What’s the best merino GSM? Merino wool weights explained

Merino wool is brilliant, we know that, but what thickness is best? We weigh up the pros and cons of different GSM

People hiking in Smartwool gear
(Image credit: Smartwool)

Merino is considered something of a magical material in the outdoor world. Used in everything from the best base layers, hiking socks, and technical tops on the market to the lining of good-quality winter gloves and hats, it feels luxuriously soft next to your skin. It has almost mystical powers when it comes to temperature regulation.

When you look at the specs of a garment containing (or made entirely from) merino, you might see the material listed next to a GSM number. This acronym stands for ‘grams per square metre’ and relates to the thickness of the fabric (not the weight of the entire garment, although the higher the GSM, obviously the heavier the piece of clothing will be).

But what is the best GSM to go for? To properly understand that – and to appreciate the fact that the perfect number might change according to where you are, what you’re doing and what time of year you’re doing it – we need to take a few steps backwards.

What is merino, exactly?

Merino is an exceptionally fine and soft wool derived from a hardy breed of sheep called – wait for it – the merino, which is indigenous to the Atlas Mountains in North Africa, where it evolved to cope with temperatures that fluctuate wildly between hot and cold.

The breed was cultivated for its wool in Spain in the Middle Ages when the material was so highly valued that exporting the animals was forbidden by law – a law that could see you executed if you broke it.

Spanish wool’, as it was known, became valuable, and inevitably, word about this golden fleece got out. Spanish monarchs gifted a few of the animals to other courts around Europe, and over time, they were exported to newly discovered lands. Now, there are populations of merino sheep everywhere, from South Africa and America to Australia and New Zealand.

The hardy sheep seem to do exceptionally well in the antipodes, where clever companies like the Kiwi brand Icebreaker [external link] pioneered merino wool in high-performing technical garments designed for use in the outdoors during the 1990s.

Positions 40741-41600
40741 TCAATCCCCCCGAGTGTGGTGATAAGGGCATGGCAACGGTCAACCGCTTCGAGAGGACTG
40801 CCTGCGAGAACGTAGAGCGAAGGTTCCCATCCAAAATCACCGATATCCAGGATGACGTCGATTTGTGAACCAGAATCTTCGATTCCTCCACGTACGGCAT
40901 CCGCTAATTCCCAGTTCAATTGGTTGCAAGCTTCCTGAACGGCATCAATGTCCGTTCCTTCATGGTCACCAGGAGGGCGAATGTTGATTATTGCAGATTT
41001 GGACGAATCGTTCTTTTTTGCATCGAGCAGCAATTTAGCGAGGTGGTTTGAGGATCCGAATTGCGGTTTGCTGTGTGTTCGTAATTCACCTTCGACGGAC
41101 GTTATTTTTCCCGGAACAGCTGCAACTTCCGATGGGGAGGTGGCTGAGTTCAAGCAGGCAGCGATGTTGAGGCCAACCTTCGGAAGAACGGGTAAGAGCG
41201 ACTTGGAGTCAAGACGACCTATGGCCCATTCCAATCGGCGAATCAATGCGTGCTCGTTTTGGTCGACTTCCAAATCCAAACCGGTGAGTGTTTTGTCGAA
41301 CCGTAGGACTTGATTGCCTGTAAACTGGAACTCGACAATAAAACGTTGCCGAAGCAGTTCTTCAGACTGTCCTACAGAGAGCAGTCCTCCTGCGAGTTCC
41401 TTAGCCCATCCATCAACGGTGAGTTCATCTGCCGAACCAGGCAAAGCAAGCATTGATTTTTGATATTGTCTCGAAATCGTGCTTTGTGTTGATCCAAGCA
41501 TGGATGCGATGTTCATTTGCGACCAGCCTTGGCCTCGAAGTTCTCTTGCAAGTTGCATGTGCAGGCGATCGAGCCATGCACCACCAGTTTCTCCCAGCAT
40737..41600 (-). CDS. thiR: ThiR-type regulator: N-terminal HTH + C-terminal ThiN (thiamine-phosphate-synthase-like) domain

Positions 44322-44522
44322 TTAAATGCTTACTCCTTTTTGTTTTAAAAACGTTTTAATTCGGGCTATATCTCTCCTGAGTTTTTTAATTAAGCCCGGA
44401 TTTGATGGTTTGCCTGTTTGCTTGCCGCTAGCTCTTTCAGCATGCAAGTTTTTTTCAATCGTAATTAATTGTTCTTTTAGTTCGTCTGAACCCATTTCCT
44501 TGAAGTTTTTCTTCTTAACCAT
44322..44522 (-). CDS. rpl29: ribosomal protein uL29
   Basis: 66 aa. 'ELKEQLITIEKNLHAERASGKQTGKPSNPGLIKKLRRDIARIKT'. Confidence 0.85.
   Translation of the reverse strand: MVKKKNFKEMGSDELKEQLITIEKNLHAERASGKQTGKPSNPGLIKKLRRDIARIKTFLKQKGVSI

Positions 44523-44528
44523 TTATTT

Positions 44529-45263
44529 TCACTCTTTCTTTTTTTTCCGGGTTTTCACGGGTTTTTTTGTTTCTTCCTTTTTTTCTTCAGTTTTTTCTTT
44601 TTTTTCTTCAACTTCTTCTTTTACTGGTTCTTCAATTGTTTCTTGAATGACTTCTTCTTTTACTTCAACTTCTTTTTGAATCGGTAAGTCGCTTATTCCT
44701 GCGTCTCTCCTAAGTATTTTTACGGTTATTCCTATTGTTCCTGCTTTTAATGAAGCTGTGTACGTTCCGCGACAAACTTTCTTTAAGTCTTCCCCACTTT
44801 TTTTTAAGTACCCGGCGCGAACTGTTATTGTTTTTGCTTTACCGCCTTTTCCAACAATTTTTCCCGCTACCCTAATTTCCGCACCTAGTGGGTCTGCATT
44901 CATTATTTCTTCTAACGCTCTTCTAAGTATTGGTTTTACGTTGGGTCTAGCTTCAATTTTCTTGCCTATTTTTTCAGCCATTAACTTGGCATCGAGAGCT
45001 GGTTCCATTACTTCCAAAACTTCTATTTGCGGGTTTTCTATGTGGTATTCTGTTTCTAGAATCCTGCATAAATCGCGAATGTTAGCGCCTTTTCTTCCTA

And what is so good about merino wool?

Men eating pasta in a hut wearing Smartwool clothing

Companies like Smartwool make a huge range of merino-based outdoor apparel 

(Image credit: SmartWool)

The magic of merino wool is its ability to help you regulate your temperature, no matter what the weather is doing: the material supplies excellent thermal warmth when it’s chilly outside (even when it gets wet), and yet the same garment can also keep you cool when the weather is hot. Those sheep are smarter than they look…

But wait, there’s more. Much more. Unlike most kinds of wool, merino doesn’t feel itchy or scratchy next to your skin (we won’t go into too much boring detail about why, but basically, its fibres are only 16.5 to 24 microns across, about half the thickness of most wool fibres, so instead of sticking into your skin and prickling, they just bend and feel super soft). These same fibres also hold lots of air, which is why the material packs so much insulation power.

Being a natural fabric, merino lets your body breathe beautifully, but when you work up a sweat, the hygroscopic wool fibres absorb moisture and then wick it away from your body through a process of evaporative cooling, which stops you from overheating.

The fantastic fabric even boasts naturally occurring protein that breaks down the bacteria in your sweat responsible for making your clothes stink. This means you can wear Merino garments multiple times without washing them (or losing friends), which is incredibly useful when you’re carrying all your own kit on a multiday outdoor adventure and trying to keep the weight of your backpack and the bulk of your kit down, whether you’re hut hiking, backpack camping, bikepacking or fastpacking.

In terms of the GSM, though, the higher the number, the thicker the Merino garment will be and the more insulating power it will pack. This is a fantastic advantage when you’re looking for a versatile base layer or a technical top that will perform in an environment with variable temperatures (cool in the morning and evening but warm during the day, for example).

Are there any drawbacks to merino?

As magnificent as it is, merino does, of course, have some downsides. One is that if it gets wet, it takes much longer than a synthetic garment to dry (although it will keep working when it’s damp).

The other is that, sadly, used on its own, merino usually won’t last very long – thin merino clothing with a low GSM especially will quite quickly develop holes and/or lose its shape.

Garments with higher GSM are tougher and will last for longer, but for real robustness and longevity, look for models where the merino has been mixed with another material like polypropylene and/or elastane. This is especially important when you’re looking at items of clothing that take a lot of punishment, such as hiking socks